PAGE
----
All three manufacturers have new panel vans being launched this year – Transit, Sprinter and Crafter – and the press officers have been falling over themselves trying to be first to get the collective bums of Britain’s LCV press on to the seats of their new contenders.
Although the Volkswagen Crafter won’t be launched in the UK until September, it was the VW boys who won the battle as a party of van hacks was flown out to Hamburg to test out the new vehicle in February. First drives of the Sprinter and Transit won’t take place until March and April respectively.
The Crafter is set to replace the aging LT panel van, which has been around for some 30 years now. It was developed in conjunction with Mercedes-Benz and will be built at its factory in Dusseldorf. But while many of the components are shared, the Crafter will have its own VW engines, modified suspension and an outrageously styled front end.
While the Sprinter’s bonnet is understated and stylish, the Volkswagen designers set out to shock – and they have certainly achieved their goal. At the launch, Dr Bernd Weidemann, Volkswagen chief executive officer for commercial vehicles, said: ‘We wanted to make our van brawny, reliable and flexible. It has a strikingly chiselled look that makes it stand out as a tough performer.’
More on this subject later.
To strike up a strategic partnership with its arch rival may at first seem strange but Weidemann said: ‘Partnerships like this are necessary now to achieve competitive cost-effectiveness. To be cost-effectve we need to build at least 100,000 vans a year and we could not do that on our own. This is a win-win situation for both Mercedes-Benz and ourselves.’
Volkswagen sold 36,000 LTs last year and aims to raise this figure by 10% next year. Weidmann said VW would be chasing fleet business but admitted that the firm had a tough task ahead with the launch of the new Sprinter and Transit in the same year.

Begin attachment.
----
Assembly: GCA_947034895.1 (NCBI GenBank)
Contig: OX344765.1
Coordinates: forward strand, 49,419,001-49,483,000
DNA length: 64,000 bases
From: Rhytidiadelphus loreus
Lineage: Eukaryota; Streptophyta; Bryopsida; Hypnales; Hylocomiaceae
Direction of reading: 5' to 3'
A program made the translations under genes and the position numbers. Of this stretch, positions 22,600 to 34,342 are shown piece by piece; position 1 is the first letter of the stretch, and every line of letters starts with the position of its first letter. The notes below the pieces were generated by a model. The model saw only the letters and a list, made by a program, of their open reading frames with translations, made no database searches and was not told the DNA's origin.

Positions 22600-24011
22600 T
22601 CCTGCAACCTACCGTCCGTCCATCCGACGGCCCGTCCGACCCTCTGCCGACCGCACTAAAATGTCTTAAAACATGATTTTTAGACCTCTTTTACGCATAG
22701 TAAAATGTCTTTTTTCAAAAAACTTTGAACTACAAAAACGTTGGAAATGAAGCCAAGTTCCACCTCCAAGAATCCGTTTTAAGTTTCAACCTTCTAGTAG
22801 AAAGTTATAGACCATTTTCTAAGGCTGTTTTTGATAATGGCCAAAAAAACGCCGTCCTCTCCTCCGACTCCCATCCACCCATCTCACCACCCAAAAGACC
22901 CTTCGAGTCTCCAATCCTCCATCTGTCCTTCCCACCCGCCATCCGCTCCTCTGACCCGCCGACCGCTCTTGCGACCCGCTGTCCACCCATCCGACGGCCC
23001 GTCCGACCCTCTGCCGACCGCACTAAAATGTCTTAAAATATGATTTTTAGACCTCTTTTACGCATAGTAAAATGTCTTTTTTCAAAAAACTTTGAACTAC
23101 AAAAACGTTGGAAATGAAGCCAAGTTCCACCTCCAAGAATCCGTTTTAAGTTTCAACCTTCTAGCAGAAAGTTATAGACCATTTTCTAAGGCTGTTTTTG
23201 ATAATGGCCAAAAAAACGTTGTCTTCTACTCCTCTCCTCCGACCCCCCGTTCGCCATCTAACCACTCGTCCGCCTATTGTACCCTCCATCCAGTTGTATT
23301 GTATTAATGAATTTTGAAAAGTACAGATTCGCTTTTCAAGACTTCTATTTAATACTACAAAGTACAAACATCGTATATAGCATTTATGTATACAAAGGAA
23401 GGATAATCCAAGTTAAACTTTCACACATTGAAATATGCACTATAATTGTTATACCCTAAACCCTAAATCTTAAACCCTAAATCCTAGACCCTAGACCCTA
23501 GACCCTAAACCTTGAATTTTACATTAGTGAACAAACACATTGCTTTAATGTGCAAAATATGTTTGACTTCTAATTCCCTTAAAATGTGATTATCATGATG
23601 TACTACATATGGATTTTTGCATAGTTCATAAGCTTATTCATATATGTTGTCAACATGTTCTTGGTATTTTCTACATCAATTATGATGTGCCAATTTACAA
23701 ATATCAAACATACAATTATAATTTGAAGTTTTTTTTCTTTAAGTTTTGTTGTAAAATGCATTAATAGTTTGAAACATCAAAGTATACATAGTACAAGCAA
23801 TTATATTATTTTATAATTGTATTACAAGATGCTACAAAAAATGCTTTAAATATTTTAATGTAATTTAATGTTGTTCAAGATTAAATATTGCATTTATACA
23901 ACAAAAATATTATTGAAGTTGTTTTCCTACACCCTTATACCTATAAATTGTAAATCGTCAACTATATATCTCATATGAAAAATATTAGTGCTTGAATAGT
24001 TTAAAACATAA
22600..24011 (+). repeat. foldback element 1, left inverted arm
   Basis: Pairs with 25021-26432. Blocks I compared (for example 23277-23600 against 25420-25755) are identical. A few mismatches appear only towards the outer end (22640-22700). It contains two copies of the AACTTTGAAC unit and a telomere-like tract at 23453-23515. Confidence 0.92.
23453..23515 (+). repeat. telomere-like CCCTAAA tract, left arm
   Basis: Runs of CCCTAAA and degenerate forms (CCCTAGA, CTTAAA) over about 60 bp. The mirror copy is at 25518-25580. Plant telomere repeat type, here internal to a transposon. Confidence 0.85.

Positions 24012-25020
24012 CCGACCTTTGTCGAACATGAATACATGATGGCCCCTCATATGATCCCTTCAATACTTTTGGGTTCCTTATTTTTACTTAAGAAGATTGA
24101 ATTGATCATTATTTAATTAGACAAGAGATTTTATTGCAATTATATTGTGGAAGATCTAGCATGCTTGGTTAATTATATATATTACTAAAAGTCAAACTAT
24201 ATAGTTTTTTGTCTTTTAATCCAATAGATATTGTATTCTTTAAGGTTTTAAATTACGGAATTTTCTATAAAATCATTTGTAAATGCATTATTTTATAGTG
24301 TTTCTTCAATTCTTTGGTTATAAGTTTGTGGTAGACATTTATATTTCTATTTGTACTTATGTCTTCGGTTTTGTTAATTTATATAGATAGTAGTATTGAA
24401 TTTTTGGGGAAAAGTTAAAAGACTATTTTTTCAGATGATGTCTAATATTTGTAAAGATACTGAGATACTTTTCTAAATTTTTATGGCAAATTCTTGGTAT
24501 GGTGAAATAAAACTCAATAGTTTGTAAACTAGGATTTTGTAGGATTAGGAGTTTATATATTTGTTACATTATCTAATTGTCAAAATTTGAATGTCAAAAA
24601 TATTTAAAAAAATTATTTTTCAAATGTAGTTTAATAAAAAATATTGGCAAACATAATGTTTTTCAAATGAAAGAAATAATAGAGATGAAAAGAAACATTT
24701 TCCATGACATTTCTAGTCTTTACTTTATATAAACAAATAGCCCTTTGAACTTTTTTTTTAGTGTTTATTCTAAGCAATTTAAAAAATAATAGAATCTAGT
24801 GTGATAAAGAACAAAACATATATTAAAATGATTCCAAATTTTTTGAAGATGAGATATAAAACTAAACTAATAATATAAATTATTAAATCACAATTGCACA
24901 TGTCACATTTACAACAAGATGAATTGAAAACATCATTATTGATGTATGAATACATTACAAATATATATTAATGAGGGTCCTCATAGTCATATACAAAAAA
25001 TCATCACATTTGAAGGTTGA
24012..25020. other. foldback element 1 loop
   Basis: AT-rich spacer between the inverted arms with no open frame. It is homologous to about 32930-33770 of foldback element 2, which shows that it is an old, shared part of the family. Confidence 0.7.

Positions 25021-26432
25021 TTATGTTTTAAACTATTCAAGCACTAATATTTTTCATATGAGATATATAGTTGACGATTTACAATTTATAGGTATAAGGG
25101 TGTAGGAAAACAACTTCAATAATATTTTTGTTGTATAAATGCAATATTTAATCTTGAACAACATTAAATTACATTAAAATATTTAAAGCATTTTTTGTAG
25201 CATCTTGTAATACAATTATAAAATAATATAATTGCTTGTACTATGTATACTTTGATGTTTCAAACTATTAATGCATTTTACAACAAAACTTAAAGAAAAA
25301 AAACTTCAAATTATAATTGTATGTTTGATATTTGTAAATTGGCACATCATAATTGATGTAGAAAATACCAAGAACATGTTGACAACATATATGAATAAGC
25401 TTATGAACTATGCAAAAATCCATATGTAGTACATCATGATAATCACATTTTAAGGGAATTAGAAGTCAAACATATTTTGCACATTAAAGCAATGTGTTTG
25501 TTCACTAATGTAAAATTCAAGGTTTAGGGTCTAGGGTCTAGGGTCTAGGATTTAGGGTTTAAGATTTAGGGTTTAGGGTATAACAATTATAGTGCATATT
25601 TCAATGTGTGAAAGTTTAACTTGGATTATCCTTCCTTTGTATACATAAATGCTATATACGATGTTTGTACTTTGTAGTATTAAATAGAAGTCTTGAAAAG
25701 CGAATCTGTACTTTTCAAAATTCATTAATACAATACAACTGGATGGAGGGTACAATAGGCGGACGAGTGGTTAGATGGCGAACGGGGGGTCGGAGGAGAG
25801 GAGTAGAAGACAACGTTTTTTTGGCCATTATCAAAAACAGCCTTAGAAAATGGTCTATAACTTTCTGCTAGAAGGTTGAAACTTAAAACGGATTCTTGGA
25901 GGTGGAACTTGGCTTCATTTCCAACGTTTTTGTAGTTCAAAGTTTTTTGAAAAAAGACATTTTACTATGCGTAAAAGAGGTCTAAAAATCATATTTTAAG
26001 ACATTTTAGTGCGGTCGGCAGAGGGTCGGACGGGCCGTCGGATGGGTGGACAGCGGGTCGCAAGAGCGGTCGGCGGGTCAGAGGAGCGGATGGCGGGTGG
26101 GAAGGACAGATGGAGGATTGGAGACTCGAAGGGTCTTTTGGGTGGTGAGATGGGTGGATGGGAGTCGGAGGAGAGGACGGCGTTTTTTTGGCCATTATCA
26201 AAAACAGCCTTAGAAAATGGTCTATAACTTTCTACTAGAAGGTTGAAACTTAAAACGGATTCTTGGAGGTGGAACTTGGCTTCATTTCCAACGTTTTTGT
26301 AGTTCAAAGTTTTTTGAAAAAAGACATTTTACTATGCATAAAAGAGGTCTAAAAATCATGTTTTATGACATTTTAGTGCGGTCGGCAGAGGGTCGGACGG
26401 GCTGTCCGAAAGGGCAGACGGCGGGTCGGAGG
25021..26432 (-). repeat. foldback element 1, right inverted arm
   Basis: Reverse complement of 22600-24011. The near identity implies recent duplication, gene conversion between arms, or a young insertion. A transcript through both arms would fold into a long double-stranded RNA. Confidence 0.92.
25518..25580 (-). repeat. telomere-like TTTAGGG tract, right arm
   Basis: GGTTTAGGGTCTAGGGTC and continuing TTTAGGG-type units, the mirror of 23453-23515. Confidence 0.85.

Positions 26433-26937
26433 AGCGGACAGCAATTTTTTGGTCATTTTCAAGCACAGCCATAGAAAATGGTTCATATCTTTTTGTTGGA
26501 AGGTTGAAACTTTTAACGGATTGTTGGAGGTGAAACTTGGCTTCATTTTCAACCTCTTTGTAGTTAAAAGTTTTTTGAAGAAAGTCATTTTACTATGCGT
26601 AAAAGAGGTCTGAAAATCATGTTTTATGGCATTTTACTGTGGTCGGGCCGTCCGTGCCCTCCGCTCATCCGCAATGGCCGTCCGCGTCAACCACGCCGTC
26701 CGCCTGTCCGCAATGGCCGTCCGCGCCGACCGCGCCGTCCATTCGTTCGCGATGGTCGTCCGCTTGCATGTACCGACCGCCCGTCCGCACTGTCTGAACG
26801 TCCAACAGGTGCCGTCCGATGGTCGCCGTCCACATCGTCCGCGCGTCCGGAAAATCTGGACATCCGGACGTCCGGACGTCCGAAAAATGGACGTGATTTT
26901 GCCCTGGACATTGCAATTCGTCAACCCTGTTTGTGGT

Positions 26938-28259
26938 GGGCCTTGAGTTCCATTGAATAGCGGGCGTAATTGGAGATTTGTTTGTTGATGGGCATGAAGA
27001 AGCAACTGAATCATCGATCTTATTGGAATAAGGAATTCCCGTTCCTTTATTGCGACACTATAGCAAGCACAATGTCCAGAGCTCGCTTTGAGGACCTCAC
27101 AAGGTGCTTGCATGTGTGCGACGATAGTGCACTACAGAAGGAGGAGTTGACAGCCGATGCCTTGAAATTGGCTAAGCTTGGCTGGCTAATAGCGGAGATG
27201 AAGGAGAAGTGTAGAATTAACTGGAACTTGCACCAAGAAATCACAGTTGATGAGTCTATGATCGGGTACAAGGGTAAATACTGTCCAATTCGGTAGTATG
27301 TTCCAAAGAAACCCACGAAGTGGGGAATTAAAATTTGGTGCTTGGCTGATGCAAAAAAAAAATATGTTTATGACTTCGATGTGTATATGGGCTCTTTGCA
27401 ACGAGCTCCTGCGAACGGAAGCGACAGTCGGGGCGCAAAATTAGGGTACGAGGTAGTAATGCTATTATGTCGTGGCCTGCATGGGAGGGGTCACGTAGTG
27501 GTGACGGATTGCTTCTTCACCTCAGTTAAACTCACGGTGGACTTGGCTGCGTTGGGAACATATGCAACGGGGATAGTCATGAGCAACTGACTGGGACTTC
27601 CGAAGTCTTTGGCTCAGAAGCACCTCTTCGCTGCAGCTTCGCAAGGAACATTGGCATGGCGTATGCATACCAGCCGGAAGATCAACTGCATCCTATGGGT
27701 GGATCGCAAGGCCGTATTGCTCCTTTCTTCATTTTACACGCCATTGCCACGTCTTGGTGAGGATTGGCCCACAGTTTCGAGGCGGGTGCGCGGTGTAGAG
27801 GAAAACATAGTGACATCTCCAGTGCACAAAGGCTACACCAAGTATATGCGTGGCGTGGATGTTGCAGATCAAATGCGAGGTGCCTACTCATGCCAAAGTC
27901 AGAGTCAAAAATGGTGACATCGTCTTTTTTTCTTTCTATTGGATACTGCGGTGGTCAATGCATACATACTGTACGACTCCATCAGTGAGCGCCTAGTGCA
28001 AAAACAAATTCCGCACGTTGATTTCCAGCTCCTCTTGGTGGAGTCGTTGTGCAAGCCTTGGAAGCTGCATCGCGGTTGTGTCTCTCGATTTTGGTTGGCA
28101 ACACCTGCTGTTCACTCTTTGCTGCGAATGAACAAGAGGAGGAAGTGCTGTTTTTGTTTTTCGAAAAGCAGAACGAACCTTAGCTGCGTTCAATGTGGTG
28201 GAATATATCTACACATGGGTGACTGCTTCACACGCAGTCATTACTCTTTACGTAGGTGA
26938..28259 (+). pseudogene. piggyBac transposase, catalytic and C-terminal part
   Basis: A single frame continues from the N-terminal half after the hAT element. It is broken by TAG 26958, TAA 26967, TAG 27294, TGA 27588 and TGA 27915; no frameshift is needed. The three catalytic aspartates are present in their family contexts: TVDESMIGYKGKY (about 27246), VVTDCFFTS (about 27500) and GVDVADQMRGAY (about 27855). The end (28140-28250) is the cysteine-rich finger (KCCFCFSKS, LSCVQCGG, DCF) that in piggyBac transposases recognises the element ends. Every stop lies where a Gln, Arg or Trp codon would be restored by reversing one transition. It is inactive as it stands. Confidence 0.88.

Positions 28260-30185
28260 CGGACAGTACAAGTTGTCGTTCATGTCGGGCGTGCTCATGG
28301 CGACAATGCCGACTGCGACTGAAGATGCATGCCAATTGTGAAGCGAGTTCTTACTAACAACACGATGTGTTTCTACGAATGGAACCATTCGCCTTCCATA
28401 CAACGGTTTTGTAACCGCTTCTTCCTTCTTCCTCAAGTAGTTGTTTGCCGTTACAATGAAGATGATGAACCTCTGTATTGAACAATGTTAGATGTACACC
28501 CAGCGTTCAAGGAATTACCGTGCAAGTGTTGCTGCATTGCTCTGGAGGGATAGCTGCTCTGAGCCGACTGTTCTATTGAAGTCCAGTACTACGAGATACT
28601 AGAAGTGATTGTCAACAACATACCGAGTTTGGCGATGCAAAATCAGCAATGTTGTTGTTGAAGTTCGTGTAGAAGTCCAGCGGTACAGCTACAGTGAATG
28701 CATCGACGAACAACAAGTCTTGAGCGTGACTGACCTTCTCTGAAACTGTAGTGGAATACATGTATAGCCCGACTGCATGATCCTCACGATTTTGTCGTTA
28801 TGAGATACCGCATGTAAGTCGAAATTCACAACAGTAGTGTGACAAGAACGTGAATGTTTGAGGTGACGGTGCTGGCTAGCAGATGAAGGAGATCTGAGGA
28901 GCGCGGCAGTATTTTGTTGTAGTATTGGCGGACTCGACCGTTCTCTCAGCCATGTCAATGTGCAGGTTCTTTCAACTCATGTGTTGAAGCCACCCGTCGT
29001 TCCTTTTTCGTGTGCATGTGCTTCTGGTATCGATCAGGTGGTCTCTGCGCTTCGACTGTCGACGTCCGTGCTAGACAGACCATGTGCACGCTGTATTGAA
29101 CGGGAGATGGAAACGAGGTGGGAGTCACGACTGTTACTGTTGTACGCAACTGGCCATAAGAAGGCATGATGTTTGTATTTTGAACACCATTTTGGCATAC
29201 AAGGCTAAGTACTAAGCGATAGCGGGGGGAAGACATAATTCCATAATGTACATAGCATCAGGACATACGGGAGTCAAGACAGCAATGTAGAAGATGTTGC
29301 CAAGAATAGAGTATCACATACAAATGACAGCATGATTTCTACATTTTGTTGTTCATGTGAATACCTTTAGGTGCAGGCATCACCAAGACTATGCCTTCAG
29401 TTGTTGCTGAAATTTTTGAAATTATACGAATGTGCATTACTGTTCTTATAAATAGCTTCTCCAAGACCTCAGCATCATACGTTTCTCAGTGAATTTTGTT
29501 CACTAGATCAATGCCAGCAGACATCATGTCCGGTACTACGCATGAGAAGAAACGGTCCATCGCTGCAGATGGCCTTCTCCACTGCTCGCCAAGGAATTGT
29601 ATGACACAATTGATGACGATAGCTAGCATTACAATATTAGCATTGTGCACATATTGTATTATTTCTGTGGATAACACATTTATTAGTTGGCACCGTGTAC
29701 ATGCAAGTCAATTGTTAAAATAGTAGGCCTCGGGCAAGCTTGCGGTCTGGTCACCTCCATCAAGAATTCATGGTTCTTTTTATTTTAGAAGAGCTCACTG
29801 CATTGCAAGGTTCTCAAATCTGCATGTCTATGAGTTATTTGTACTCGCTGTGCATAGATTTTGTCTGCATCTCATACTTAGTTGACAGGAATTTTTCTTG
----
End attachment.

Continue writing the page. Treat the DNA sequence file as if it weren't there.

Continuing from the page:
One way he aims to gave extra market share is by keeping prices at the same level as the existing LT.
So how did the Crafter name come about? According to Harald Schonberg, VW’s head of sales and marketing, it stands for:
C = cost of ownership
R = roominess
A = appearance
F = flexibility
T TDI ecology
E = ergonomics
R = Rewarding
One for the next pub quiz maybe?
The new model is certainly a quantum leap forward over the old one. It will be available at 3.0-tonnes, 3.5-tonnes and 5.0-tonnes gross vehicle weight and in three wheelbases, with the addition of an extra-long overhang. There will be three roof eights – normal, high and super high. There will also be chassis cabs and crew cabs.
Load volumes will range from 7.5 cubic metres to 17 cubic metres and payloads range from 1.4 tonnes to 3.0 tonnes.
The rear side loading doors are massive – 1,300mm of width to be precise. This means that Europallets can be loaded sideways on.
Standard remote central locking can be controlled separately for cab and rear, meaning a driver can be loading the back end while not having to worry about the local low-life nicking his sandwiches from the cab.
In the front, VW says it has given functionality the highest priority. It’s a lot larger for a start, meaning even tall drivers will be comfortable. The seats are all new and seat height adjustment will be standard. Lumbar support and armrests will be available as options.
Meanwhile, the steering wheel is adjustable and its angle has been changed from 47 degrees to 32 degrees, giving a more car-like feel. The general trim of the cab is more car-like too, offering a friendlier feel. Noise levels have been reduced too with noise deadening foam elements in the A an B pillars.
Cubby holes and cup holders abound, while the middle section of the middle seats pulls out to reveal a handy desk. There are also extra storage spaces under the passenger seats which can be accessed by lifting the seat squabs.